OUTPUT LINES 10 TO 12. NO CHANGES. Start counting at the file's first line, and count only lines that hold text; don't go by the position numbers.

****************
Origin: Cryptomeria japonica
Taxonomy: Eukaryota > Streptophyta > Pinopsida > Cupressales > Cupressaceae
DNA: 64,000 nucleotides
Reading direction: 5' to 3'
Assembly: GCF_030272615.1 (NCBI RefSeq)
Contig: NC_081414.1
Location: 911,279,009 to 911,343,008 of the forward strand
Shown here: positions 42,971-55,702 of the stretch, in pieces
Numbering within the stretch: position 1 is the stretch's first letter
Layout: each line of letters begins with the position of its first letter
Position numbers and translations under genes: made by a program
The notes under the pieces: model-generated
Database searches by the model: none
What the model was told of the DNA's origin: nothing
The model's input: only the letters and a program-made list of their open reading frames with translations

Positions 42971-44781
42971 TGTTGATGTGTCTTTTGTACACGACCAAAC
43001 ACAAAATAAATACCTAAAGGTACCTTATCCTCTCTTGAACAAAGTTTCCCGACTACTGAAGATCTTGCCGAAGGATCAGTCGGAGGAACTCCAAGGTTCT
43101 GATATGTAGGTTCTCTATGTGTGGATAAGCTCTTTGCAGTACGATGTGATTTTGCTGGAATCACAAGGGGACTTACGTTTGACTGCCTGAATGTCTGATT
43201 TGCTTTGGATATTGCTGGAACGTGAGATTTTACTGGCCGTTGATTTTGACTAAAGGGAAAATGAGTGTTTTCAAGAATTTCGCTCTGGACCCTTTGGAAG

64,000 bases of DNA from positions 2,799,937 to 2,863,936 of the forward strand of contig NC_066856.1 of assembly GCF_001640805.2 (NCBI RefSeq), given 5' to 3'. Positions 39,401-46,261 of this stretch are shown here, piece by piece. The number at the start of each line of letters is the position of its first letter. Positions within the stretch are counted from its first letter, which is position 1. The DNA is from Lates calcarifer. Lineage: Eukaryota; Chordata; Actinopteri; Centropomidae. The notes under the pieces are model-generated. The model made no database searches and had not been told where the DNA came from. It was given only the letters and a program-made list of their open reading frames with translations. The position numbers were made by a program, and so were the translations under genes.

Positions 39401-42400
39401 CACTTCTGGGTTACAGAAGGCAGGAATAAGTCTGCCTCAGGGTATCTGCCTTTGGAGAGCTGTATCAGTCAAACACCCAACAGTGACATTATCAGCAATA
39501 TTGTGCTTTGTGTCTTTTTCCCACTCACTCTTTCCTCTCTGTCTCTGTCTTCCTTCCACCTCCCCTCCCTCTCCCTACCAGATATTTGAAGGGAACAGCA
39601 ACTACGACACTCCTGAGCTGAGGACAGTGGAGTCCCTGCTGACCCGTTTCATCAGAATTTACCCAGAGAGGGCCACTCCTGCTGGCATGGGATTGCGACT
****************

Layout: each line of letters begins with the position of its first letter
Position numbers and translations under genes: made by a program
The notes under the pieces: model-generated